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When gas prices exceeded $4 per gallon last year, “going green” took on a renewed urgency. Transportation companies were being asked to produce “sustainability statements” explaining what program they have in place to offset the greenhouse gases they produce.
Large corporations added sustainability departments and officers and, along with their mission statements, put forth sustainability statements. These officers looked at every aspect of the corporate environment for ways to go green.
One of the first targets of their initiatives was corporate meetings. Teleconferencing emerged at the forefront of reforms, with large sales conferences being replaced with virtual meetings. Those meetings that remained in-person looked more to using buses than sedans to move large groups.
Fast forward to today. Gas prices are down. The economy is tanking and the new buzzword of the day is “survival.” Are “sustainability” and “survival” able to live in the same environment? Is it still the time to jump on the sustainability bandwagon if you don’t have a program? Can having a program garner your company any additional business? And is the cost of having a sustainability program recoverable in additional revenue? We asked operators who have made major investments in sustainability to elaborate.
TAKING THE LONG VIEW
METROPOLITAN TRANSPORTATION COMPANY (MTC), based in Westchester, N.Y., has leaped into green on a grand scale. Trevor Franklin, president and CEO of MTC Limousine & Corporate Coach, Inc., says a commitment to sustainability doesn’t mean that you focus solely on environmental issues.
“Your focus should be on what the United Nations 2005 World Summit referred to as the ‘interdependent and mutually reinforcing pillars’ of sustainable development: economic development, social development, and environmental protection,” he says.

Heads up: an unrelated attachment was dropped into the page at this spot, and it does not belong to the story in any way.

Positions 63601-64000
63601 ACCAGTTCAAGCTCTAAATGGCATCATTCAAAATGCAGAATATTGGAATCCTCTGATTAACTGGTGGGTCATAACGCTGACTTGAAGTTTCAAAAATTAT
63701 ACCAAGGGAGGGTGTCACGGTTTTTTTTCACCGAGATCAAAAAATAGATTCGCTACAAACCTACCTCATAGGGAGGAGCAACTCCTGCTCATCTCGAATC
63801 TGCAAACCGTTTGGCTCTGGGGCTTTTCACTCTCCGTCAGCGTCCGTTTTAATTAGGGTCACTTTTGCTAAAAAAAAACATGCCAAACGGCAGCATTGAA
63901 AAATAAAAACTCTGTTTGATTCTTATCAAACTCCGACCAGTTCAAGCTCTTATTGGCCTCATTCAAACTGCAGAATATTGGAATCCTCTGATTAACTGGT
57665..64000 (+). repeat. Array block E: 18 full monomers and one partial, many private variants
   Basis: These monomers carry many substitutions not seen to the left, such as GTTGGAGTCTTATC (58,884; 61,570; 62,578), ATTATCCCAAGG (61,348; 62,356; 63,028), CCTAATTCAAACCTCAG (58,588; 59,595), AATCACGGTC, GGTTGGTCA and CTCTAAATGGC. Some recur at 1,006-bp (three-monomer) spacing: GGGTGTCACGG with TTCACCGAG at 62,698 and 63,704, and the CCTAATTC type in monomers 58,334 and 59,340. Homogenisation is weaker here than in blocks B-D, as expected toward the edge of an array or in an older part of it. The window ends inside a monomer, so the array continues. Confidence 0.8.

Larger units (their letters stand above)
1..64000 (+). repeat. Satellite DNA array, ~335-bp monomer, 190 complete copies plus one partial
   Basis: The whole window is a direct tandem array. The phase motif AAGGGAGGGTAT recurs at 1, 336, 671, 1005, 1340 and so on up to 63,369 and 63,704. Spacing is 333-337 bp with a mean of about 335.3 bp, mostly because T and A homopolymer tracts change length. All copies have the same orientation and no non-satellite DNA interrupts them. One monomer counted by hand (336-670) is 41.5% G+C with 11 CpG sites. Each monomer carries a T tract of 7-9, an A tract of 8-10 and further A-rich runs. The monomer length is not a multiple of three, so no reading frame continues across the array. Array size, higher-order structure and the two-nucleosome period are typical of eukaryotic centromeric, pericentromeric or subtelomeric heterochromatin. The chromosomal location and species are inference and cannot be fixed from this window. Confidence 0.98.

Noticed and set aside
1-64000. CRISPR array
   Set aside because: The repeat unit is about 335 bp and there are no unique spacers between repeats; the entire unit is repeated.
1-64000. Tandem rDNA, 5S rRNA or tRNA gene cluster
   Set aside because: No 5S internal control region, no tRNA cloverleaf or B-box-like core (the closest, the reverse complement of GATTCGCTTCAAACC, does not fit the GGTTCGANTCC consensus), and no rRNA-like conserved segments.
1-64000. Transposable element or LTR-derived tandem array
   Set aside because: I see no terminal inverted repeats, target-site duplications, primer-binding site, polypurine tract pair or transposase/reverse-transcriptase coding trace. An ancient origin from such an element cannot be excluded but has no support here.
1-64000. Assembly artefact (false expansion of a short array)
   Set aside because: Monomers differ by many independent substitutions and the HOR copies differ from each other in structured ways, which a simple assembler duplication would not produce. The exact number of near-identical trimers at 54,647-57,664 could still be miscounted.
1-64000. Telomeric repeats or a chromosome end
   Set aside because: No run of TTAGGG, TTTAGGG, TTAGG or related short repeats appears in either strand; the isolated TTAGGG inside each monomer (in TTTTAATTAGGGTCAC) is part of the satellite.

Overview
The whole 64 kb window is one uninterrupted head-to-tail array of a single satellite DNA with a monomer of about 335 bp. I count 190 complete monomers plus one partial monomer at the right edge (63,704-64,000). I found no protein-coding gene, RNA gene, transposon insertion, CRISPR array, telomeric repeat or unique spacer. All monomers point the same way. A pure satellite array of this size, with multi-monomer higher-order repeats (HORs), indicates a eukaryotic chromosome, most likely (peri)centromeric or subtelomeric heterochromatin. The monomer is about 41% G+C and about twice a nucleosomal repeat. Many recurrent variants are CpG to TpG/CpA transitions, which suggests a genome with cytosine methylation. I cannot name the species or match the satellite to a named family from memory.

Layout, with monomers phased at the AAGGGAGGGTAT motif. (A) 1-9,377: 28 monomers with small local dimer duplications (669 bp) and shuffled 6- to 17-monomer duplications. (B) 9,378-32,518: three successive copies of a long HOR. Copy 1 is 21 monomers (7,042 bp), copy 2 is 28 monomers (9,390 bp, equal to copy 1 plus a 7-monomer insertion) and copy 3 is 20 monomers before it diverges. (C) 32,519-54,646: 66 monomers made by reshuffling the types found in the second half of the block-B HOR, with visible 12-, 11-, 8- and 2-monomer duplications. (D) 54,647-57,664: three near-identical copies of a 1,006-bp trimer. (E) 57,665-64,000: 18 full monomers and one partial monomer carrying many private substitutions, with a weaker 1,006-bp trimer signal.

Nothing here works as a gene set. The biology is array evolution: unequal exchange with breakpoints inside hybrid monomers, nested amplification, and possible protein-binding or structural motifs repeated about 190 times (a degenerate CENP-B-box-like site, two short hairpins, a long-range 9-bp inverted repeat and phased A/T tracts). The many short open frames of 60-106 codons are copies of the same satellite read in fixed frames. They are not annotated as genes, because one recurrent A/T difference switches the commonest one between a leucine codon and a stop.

MTC translates sustainability to mean profit, planet, and people. “We have rolled out our programs, and we’ve added a fourth theme: perception,” Franklin says. “If we don’t manage all three types of capital — economic, human and natural — and don’t help educate our customers and partners on what we are doing to change perceptions, we simply won’t survive,” Franklin says. “I still don’t understand why people look at “green” as spending more money. It simply isn’t. It is about spending less than we take in, using fewer resources than nature is able to replenish, and having respect for the people we work with and for. It isn’t business as usual.”
MTC has invested in a carbon off-set program. “Carbon offsetting costs money, but we’ve been able to buy our projects well, and the incremental revenue that our offset program has driven is, in a bad economy, huge,” Franklin says.
For example, a 30-mile ride to the airport costs about 10 cents to offset the CO2 generated, Franklin says. “I don’t know how much goodwill and visibility you can build for 10 cents. If GE and IBM and hundreds of other companies see value in carbon offsetting, then I’d have to be crazy not to give them what they understand and want.”
MTC believes that having a sustainability program will get you business over a competitor who does not have one. “We moved 500 people in and out of a meeting in Dubai late last year,” he says. “We earned the business because we could not only save them money by managing vehicles and passengers to reduce cost, but we could also measure and report the environmental impact that their transportation would have and had a plan for reducing the emissions.”